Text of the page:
the San Francisco Golf Club and honing what he learned by
hitting practice balls into a tarpaulin his father had hung in
the basement of their house. Like Venturi, Miller attended
Lincoln High (the only high school with two grads who won the
U.S. Open) and, like Archer, caddied for Ward. After receiving
his membership at Olympic, Miller won the 1964 U.S. Junior when
he was 17. "Because of the San Francisco players who came before
me, I grew up with a standard I knew I had to reach," Miller says.
One title eluded Little, Miller and Rosburg, as well as Tom
Watson while he was at Stanford. None of them won the City. The
winner of the championship flight must survive six rounds of
match play over four weekends in usually sodden February. Since
1917, but especially during its golden era, the City gave San
Francisco a unique tie to the game's origins. "There is no event
like it in golf," says Tatum, who has rarely missed a City over
the last 50 years. "The fact that it's held on municipal courses
in lousy shape only adds to the mystique."
Ward won the City once, in 1955. "When I moved to San Francisco,
I was defending British Amateur champ, but that didn't impress
the local sportswriters," he says. "They wrote that I wouldn't
prove myself until I won the City." Ward finally proved himself
the same year he won the first of his two consecutive U.S.
Amateurs and tied for the 36-hole lead in the Open at Olympic.
In '56 Venturi was back from military service, and his game was
nearing a peak (in April he would lead the Masters by four after
54 holes only to finish with an 80 and lose by one). He met Ward
in the final of the City, and the match between the national
champion and the favorite son brought more than 10,000 fans to
Harding, most of them Venturi rooters.
"When I saw Harvie on the 1st tee, I said, 'Harvie, you've
stolen my city. Now it's you and me, and I'm going to get it
back,'" says Venturi. "He was three under for 33 holes, but I
was 10 under." Venturi won 4 and 3.
That night, Venturi's first son, Matthew, was born. Sitting in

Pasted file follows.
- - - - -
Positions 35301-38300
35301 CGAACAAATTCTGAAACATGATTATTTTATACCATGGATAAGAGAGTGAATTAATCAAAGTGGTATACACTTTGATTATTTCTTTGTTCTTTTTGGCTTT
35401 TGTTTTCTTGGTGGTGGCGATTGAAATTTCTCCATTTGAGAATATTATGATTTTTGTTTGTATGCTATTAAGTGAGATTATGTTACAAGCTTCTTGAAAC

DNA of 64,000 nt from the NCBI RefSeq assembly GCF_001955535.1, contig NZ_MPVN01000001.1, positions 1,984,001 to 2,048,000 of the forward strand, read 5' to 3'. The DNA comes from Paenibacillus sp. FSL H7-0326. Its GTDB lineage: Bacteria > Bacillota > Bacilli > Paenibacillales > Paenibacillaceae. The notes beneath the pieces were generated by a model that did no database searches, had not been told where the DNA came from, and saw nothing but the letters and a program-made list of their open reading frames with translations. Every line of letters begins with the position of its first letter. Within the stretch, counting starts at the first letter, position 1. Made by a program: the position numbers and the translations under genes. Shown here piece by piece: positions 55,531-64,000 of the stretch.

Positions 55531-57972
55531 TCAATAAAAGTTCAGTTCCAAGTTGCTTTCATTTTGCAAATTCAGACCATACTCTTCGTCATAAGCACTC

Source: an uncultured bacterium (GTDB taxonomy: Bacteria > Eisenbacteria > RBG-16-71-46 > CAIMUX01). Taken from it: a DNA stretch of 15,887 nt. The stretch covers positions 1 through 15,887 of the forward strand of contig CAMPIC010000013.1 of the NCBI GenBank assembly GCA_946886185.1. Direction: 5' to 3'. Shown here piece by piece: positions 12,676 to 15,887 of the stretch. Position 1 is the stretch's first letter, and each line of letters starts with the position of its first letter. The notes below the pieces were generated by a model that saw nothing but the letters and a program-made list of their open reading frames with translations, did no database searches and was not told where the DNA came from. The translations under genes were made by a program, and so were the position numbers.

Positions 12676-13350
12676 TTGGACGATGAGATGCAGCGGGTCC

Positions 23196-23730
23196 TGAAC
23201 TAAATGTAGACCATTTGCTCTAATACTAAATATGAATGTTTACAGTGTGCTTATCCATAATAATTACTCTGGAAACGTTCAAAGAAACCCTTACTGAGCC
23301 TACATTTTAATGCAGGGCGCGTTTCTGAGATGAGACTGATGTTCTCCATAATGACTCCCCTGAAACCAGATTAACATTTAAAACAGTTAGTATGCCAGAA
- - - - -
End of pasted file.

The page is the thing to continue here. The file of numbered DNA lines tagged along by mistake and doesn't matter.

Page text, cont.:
the hospital waiting room with him was Ward. "We were rivals,
but all the golf we had played together had made us close," says
Venturi. "We were amateurs, and it was a gentleman's game. What
a wonderful night that was."
The future looked bright. For a brief moment San Francisco had
become the center of the golf universe. Hogan's loss at the Open
had been one of the most dramatic in history. Venturi would
nearly win the Masters, and Ward would win his second straight
Amateur. That was the peak of San Francisco golf. Soon after
Ward's win, an investigation by the city attorney into possible
tax evasion by Lowery produced information that he had been
covering Ward's expenses. The USGA found the arrangement a
violation of the rules and suspended Ward for a year. He was
never the same player, and in 1956 Venturi turned pro. "The
effect was significant," says Tatum. "It took Lowery away from
the scene, and it ended the rivalry between Venturi and Ward,
which was irreplaceable. It was a blow to amateur golf, but a
bigger blow to San Francisco golf."
A slow decline began, brought on by the same problems that
plagued urban golf all over the country. As late as 1964, San
Francisco was still home to three national champions--Miller in
the U.S. Junior, Venturi in the U.S. Open and William Higgins,
an Olympic member, in the U.S. Senior Amateur. But that was the
last hurrah. In 1966, two years after he had won the British
Open at St. Andrews, Lema, a San Leandro, Calif., native who had
worked at the San Francisco Golf Club, was killed when his small
plane crashed on a golf course. In '66 Venturi won for the last
time on Tour, fittingly at Harding Park, in the Lucky
International. Within two years severe circulation problems in
his hands would end his playing career.
Miller kept San Francisco's heritage alive with great years in
the 1970s, but no San Franciscan since has played the Tour
regularly. "Today the city golf courses treat the kids like
crap," says Venturi. "Nobody's helping them. When I grew up,
people in San Francisco wanted to help you."
Says Gary Vanier, a former Stanford player who won the City six
times between 1971 and '94, "If you grow up in San Francisco
today and don't belong to a club, it's virtually impossible to
be a good player."
Tatum has a dream. He is trying to broker a $12 million deal to
renovate Harding Park and make it a permanent site in the PGA
Tour's rotation for the Tour Championship. Tied into the project
would be a First Tee program providing equipment and instruction
to urban youth as well as access to the course. In Tatum's blue
sky, the restoration of Lincoln Park would follow.
"Part of my challenge is impressing upon people how wonderful
things used to be for golfers in the city," he says. "If they
can understand that, I believe they will want it again." For San
Francisco, where golf was once natural, simple and beautiful, it
would be paradise regained.
THE LAKE COURSE
HOLE PAR YARDS HOLE PAR YARDS
1 5 533 10 4 422
2 4 394 11 4 430
3 3 223 12 4 416
4 4 438 13 3 186
5 4 457 14 4 422
6 4 437 15 3 157
7 4 288 16 5 609
8 3 137 17 4 468
9 4 433 18 4 347
35 3,340 35 3,457
"It can be a burden."
"Nobody's helping them."